On their own feet they came, or On Shipboard,
Camel-back, horse-back, ass-back, mule-back,
Old civilizations put to the sword.
William Butler Yeats, Lapis Lazuli
Way back when I was first reading Faulkner novels, I took time out to take a look at a performance of Chekhov's Cherry Orchard (I'll bet it was PBS). I was thunderstruck to discover they had the sane plot.
Think of it: decaying aristocracy, check. Energetic and amoral upstarts, check. An underclass whose job is to bear and to suffer under any regime, oh triple checkeroo. What I was discovering, of course, was one of the grand themes of the 19th Century novel: the tectonic plate-shift that moves the ground under our feet when one generation rises and another passes away. In a broad sense you can find it all the way back in Le Père Goriot. And it is a tribute to Balzac's imagination and originality that he knows how to end with young Rastignac as "he eyes that humming hive with a look that foretold its despoilation, as if he had already felt on his lips the sweetness of it honey, and said with superb defiance, 'It's war between us now!'" You can't imagine Flem Snopes in quite so theatrical a flourish but the sentiment is not all that different.
And once you grasp the point, you can see how the theme (with variations) underlies so many of the icons of late-19th or early-20th-Century fiction. It's certainly there in Buddenbrooks, and in its own way, in Proust's In Search of Lost Time. One could go on.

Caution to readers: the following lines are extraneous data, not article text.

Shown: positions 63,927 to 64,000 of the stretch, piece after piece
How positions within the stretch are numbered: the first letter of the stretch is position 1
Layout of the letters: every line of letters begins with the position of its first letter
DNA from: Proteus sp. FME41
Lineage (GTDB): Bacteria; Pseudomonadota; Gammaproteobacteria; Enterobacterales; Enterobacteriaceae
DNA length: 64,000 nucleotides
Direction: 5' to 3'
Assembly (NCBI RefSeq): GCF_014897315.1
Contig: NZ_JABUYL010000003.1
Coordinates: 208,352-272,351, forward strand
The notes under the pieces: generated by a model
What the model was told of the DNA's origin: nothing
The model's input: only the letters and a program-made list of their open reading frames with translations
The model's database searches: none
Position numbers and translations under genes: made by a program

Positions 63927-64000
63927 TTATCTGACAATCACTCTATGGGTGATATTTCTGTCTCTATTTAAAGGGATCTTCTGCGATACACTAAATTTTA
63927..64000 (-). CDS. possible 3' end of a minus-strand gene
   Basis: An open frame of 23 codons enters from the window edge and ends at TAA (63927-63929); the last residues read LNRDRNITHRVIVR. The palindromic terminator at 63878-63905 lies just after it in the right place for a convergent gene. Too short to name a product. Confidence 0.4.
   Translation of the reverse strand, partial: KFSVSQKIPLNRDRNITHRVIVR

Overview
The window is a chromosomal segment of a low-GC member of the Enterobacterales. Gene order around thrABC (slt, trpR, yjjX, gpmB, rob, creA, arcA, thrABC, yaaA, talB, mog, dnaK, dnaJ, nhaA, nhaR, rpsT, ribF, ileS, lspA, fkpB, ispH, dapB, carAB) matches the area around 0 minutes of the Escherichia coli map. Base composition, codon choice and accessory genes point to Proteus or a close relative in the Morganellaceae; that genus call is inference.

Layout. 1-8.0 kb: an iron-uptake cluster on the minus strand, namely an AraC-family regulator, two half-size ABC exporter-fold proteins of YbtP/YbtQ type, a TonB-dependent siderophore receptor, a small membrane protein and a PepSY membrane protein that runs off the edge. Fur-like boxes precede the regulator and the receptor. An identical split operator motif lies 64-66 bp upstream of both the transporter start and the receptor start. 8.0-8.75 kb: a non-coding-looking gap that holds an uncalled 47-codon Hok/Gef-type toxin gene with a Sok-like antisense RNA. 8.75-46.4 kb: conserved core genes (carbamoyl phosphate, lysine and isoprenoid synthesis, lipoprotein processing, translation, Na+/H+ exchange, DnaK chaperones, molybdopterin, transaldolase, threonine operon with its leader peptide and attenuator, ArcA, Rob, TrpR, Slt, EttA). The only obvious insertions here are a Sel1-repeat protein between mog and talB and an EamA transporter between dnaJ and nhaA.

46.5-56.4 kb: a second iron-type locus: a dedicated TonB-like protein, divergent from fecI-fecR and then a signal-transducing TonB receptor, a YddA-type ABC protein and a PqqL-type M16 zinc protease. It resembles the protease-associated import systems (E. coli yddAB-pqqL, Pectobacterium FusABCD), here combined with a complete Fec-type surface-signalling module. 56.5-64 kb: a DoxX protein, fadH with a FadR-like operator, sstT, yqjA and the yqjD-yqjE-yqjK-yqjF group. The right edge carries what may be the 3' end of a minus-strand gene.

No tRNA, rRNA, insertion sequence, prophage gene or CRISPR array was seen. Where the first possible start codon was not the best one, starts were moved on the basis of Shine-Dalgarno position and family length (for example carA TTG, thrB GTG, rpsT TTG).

Still exploring the phenomenon of unearned wealth in Italy, Mr.and Mrs. Buce gave over the last couple of evenings to a late entry in the decay sweepstakes: Il Gattopardo, The Leopard, the account by Giuseppe Tomasi di Lampedusa, only lightly fictionalized, of his grandfather, the last truly princely prince in Sicily.That would be the Visconti film version--the whole 205-minute original with battles and ballrooms and a country picnic, the one where Italian sentences come out of Burt Lancaster's mouth (he seems to have been the third, maybe the fourth, choice for the role).
Lampedusa's (and Visconti's) Prince is a hero, the sort of person to whom Burt Lancaster can do justice (amusing to think that when he executed this magisterial portrait, he was about the age that our children have reached now). One of the non-negligible lesser delights of watching the film is to recognize that they are almost certainly wrong: the Prince encountered in the eyes of an admiring grandchild was surely always so much more monumental than the real thing.
But that may be true of the history as well: perhaps it never did enjoy the grandeur and sweep that a great photographer can present on the wide screen. No matter: there is a certain melancholy solace in cherishing the memory of a past that probably never was.
I'd say film is probably proving more durable than anything else Visconti ever did; probably the same goes for Lancaster. It's a grand piece of spectacle that grandly prefigures not only the Sicily of The Godfather movies but the far more dignified world of Scorsese's Age of Innocence.
It's enlightening also to read David Thomson's half-hearted "appreciation" (in Have You Seen..., his "Personal Introduction to 1,000 Films"). Thomson can't quite resist liking the movie but he gives disapproval a game shot; mainly, so far as I can tell, because there aren't enough poor people in it. But I think the point is hiding in plain sight. We don't see poor people (except incidentally) because the Prince never saw poor people. The vastness of the narcissistic display among the favored was and is precisely why Sicily is such a mess. The Prince seems to sense this tragedy--perhaps a bit of an artistic stretch, but forgivable. Any but the crudest observer can see that the Prince's world will collapse because it must collapse, bloated and exhausted in its own success. The legacy of misfortune, sadly, will be somebody else's to bear.